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COVID-19 Face coverings become compulsory in more places

  • 7 August 2020
  • Number of views: 972
COVID-19 Face coverings become compulsory in more places

The Government have announced some significant changes to the use of face coverings. From 8 August they will now be compulsory in indoor settings where people are likely to come into contact with people they would not usually meet.

Councillor Stephen Craddock, Portfolio Holder for Health and Wellbeing said:

“By wearing a face covering you are protecting those around you and helping to prevent the spread of Coronavirus. We welcome the changes to make it a requirement to wear a face covering in other indoor settings, such as museums, places of worship and hairdressers and barbers.”

“The covering should cover your nose and mouth as these are the main confirmed sources of transmission of the virus, however the face covering does not replace the need to keep to the social distancing guidelines and that you should still wash your hands as often as possible. I ask everyone, unless they have an exemption to follow the guidance to keep ourselves and everyone in our communities safe.”

For members of the public, from 8 August the places where you will have to wear a face covering will be expanded to include:

  • premises providing professional, legal or financial services
  • cinemas
  • theatres
  • bingo halls
  • concert halls
  • museums, galleries, aquariums, indoor zoos or visitor farms, or other indoor tourist, heritage or cultural sites.
  • nail, beauty, hair salons and barbers - other than where necessary to remove for treatments
  • massage parlours
  • public areas in hotels and hostels
  • places of worship
  • funeral homes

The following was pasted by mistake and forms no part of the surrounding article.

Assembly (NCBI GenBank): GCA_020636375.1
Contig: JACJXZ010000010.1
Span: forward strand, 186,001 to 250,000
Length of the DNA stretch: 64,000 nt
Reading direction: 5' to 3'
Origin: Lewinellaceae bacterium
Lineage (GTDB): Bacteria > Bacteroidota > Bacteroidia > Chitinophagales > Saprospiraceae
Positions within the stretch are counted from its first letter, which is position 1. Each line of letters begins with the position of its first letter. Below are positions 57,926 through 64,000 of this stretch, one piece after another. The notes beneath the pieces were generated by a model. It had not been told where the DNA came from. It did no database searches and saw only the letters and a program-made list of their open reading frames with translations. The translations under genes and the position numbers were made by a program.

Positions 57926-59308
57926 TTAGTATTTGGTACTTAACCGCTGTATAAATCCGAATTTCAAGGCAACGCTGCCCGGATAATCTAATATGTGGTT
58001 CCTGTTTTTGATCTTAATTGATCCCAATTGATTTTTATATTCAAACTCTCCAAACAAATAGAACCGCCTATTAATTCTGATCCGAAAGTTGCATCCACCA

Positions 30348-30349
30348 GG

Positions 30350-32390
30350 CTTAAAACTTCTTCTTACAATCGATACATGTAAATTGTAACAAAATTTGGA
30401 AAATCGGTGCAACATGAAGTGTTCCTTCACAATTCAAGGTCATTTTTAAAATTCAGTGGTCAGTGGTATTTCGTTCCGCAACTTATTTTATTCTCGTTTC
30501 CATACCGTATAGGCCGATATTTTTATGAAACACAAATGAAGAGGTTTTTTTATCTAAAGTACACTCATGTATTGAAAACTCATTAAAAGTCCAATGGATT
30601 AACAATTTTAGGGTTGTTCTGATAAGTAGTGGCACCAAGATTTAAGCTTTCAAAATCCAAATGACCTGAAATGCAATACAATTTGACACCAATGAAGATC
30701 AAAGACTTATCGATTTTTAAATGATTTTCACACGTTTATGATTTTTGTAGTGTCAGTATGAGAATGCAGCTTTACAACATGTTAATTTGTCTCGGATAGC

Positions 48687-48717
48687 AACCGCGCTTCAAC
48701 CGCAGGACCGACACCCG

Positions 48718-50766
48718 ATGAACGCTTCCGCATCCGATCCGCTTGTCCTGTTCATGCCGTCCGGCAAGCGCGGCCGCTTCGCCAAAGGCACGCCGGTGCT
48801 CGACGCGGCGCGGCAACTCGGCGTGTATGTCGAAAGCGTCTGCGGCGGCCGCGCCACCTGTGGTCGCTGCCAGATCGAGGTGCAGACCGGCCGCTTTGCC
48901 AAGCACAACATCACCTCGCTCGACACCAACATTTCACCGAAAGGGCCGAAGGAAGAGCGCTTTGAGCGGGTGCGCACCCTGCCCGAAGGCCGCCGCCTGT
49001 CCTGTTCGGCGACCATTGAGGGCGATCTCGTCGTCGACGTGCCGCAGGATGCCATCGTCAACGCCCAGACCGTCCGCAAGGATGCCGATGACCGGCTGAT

• libraries and public reading rooms
  • community centres
  • social clubs
  • tattoo and piercing parlours
  • indoor entertainment venues (amusement arcades, funfairs, adventure activities e.g. laser quest, go-karting, escape rooms, heritage sites etc)
  • storage and distribution facilities
  • veterinary services.
  • auction houses


Notes to editors

This page explains what face coverings are, their role in reducing the transmission of coronavirus (COVID-19), the settings in which they are recommended, and how they should be safely used and stored. This information is based on current scientific evidence and is subject to change.

Public Health England states that Children under three should not wear face masks as they could cause choking and suffocation.

Some people do not have to wear a face covering. They include:

  • Children under 11
  • Those unable to put on or wear a face covering because of a physical or mental illness or disability
  • People for whom wearing or removing a face covering will cause severe distress
  • Anyone assisting someone who relies on lip reading to communicate

You can take off your mask if:

  • You need to eat, drink, or take medication
  • A police officer or other official asks you to or if shop staff need to verify your age
  • You are entering a shop to avoid harm, if you do not have a mask on you




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